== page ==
We are concerned about fundamental labor rights, such as freedom of association and collective bargaining, minimum wage requirements and the regulation of working hours. We have a long tradition of maintaining a good dialogue with employee organizations. Hydro's major sites in Europe and Brazil are unionized. Extruded Solutions has a major presence in the USA, and 60 percent of our US employees are working at unionized sites. We have activities in countries where trade unions are restricted, where we look for alternative forums to empower employees. Hydro's Global Framework Agreement was last updated in 2016 and has been extended through the end of 2019. The agreement aims at creating an open channel of information between the parties about industrial relation issues in order to continuously improve and develop good work practices in our worldwide operations.
In addition, we establish or facilitate access to effective grievance mechanisms for individuals and groups that may be affected by our operations.
Suppliers, customers and other business partners registered in our main accounting systems (except Extruded Solutions) are screened on a weekly basis against recognized international sanction lists. Extruded Solutions has implemented the Integrity Risk Management process for all its suppliers in 2018. Regular sanctions screening will start in 2019. Furthermore, supplier audits and site visits are performed by Hydro personnel and external auditors based on risk analysis.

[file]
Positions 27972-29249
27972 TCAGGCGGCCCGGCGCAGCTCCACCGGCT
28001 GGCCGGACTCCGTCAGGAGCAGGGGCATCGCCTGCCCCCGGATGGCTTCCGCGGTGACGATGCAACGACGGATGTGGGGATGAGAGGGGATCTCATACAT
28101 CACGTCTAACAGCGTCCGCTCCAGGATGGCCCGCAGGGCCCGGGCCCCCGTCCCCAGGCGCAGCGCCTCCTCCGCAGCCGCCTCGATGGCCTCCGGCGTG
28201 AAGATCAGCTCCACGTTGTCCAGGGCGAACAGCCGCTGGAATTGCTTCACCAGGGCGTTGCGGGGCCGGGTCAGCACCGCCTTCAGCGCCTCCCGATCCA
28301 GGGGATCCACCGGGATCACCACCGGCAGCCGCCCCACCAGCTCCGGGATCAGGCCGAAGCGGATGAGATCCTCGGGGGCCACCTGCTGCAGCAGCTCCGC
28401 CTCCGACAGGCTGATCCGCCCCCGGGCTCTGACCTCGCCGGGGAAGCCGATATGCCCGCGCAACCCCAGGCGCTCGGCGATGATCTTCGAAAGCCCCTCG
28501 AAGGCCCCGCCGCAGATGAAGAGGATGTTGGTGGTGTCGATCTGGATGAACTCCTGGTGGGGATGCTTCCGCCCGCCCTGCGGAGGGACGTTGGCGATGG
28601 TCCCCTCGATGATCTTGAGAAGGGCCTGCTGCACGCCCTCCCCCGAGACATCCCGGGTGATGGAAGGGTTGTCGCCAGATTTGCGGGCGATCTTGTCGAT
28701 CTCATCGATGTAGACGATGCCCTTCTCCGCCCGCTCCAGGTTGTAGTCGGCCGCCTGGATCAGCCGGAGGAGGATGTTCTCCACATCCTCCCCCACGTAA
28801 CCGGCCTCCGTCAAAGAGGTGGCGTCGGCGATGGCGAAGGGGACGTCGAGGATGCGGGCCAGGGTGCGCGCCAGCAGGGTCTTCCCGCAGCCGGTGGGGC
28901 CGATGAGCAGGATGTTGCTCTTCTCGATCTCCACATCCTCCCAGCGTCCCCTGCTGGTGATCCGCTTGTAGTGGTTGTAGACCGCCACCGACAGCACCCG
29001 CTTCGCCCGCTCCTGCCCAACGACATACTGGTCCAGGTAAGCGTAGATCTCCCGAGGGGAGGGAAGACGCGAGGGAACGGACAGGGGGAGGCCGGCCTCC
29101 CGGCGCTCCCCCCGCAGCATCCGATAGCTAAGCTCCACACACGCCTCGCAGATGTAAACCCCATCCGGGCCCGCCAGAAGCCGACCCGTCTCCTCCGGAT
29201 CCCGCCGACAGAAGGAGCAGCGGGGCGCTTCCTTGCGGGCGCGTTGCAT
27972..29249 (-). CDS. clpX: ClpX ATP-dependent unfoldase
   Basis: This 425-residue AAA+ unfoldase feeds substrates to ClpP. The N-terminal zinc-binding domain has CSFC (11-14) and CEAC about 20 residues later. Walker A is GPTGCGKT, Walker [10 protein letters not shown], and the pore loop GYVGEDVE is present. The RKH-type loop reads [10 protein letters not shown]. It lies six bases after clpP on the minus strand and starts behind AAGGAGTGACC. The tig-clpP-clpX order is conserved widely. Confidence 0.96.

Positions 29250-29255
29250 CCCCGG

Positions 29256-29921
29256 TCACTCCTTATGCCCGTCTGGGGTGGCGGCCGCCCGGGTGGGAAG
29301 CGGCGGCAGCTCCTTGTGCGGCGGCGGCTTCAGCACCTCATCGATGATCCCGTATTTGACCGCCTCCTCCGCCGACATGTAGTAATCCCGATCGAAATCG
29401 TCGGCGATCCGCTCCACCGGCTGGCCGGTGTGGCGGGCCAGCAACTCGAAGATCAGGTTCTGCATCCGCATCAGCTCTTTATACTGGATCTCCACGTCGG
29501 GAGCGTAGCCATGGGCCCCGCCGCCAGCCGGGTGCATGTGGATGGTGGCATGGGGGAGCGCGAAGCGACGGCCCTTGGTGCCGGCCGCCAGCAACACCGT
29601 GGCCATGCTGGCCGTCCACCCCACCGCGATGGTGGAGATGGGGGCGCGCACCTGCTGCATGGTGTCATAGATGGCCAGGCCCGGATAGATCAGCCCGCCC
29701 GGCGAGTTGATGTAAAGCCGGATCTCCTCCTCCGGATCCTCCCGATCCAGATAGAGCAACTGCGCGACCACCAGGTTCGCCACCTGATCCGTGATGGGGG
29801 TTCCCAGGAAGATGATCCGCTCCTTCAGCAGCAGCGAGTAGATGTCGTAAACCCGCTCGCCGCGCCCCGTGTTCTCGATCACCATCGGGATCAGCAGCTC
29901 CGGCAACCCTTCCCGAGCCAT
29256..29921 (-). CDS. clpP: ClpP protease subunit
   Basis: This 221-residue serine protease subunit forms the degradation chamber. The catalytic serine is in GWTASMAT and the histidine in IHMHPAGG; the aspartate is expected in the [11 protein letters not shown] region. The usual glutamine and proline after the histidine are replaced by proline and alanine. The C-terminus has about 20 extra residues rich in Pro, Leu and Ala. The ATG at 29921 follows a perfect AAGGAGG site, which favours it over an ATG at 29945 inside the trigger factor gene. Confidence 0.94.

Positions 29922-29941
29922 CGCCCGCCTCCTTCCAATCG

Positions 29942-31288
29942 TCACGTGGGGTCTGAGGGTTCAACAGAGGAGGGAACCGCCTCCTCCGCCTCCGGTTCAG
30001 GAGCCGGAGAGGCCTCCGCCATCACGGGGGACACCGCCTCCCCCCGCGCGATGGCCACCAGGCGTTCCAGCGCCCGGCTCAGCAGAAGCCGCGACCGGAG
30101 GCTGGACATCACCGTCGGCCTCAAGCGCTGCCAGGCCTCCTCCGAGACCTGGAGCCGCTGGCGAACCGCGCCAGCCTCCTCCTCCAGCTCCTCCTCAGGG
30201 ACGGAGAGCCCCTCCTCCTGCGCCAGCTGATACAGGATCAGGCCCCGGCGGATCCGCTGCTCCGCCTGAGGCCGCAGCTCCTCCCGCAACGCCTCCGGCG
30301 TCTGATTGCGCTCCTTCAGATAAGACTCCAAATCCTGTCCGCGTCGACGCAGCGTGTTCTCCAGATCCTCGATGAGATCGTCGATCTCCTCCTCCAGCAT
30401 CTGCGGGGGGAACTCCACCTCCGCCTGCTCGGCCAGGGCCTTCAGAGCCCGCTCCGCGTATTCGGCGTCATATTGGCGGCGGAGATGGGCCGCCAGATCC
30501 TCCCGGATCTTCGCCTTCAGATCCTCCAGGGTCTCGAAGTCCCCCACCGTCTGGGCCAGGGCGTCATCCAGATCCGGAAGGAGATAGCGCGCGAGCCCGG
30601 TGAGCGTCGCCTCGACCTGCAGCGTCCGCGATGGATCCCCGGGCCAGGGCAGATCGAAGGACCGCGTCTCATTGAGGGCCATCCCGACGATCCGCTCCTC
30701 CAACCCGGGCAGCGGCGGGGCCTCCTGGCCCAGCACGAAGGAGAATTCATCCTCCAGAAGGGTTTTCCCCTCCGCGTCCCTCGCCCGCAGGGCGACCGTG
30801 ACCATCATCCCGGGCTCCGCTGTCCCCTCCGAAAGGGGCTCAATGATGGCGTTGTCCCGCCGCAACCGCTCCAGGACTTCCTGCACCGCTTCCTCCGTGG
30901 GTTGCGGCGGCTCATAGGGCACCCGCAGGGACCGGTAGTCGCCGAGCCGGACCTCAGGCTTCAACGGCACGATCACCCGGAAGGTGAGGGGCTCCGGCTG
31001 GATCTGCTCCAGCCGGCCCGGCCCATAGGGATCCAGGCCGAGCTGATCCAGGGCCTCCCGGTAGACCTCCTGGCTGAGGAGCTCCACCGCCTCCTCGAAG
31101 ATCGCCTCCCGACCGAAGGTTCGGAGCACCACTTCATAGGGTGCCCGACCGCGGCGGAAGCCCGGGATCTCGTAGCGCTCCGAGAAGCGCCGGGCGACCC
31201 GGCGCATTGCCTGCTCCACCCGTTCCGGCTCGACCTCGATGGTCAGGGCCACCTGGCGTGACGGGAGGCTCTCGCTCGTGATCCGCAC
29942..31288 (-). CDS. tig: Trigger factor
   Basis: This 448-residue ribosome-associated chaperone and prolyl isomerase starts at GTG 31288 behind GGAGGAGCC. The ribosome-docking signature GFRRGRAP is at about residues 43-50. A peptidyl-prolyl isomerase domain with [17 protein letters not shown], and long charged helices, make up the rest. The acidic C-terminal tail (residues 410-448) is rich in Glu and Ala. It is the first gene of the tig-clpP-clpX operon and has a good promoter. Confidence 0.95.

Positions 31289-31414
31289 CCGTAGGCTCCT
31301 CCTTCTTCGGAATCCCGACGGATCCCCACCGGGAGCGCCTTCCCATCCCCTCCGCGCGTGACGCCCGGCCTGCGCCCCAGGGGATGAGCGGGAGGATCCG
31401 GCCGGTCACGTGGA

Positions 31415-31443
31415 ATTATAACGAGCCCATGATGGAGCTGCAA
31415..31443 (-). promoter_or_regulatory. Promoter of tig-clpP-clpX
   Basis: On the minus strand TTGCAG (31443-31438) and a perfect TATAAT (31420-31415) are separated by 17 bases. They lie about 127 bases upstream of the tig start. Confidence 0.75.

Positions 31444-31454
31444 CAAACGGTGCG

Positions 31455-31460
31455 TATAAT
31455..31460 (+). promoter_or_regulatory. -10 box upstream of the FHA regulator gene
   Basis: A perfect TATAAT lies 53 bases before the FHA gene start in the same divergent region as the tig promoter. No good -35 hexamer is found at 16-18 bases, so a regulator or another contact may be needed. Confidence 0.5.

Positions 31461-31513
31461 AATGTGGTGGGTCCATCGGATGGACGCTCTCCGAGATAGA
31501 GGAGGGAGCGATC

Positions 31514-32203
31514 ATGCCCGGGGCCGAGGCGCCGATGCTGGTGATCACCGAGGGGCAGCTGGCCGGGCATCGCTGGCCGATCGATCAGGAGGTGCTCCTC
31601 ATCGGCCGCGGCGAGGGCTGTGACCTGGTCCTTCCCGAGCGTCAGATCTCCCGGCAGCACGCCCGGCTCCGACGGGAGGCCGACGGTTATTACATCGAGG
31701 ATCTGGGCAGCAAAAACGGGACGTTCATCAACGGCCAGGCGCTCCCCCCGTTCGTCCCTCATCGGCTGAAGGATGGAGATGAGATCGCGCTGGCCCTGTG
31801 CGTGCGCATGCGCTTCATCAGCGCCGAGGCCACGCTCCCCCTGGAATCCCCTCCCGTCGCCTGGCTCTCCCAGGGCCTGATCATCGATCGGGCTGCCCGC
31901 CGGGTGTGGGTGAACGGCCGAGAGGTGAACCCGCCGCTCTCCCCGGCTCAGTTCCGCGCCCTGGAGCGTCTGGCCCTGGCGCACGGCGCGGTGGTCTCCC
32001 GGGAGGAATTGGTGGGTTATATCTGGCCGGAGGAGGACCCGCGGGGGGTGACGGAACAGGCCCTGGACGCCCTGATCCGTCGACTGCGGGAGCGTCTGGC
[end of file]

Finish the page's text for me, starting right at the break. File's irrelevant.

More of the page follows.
Excluding Extruded Solutions, Hydro performed 83 supplier audits in 2018. All but four of these audits included HSE and CSR-related topics. In Extruded Solutions, we performed 262 supplier audits. Our approach to audit findings is to correct and act in a transparent manner, learning and implementing corrective actions. We are in particular concerned about corrective actions in relation to possible child, forced or compulsory labor.
Security guards are employed on a regular basis to protect our personnel and assets. No armed guards were engaged in our activities in 2018, and there were no significant incidents reported in connection with the use of security guards. Hydro is committed to the Voluntary Principles on Security and Human Rights.
Our compliance system is based on prevention, detection, reporting and responding. Information pertaining to Hydro’s human rights, policies and compliance is regularly communicated to the board of directors, the Corporate Management Board, business area management teams, and other relevant parties, including union representatives.
All documents listed under References below are also valid for all our subsidiaries subject to the UK Modern Slavery Act and the Australia Modern Slavery Bill.
A number of Hydro's steering documents are relevant for our work against modern slavery. These include, but are not limited to: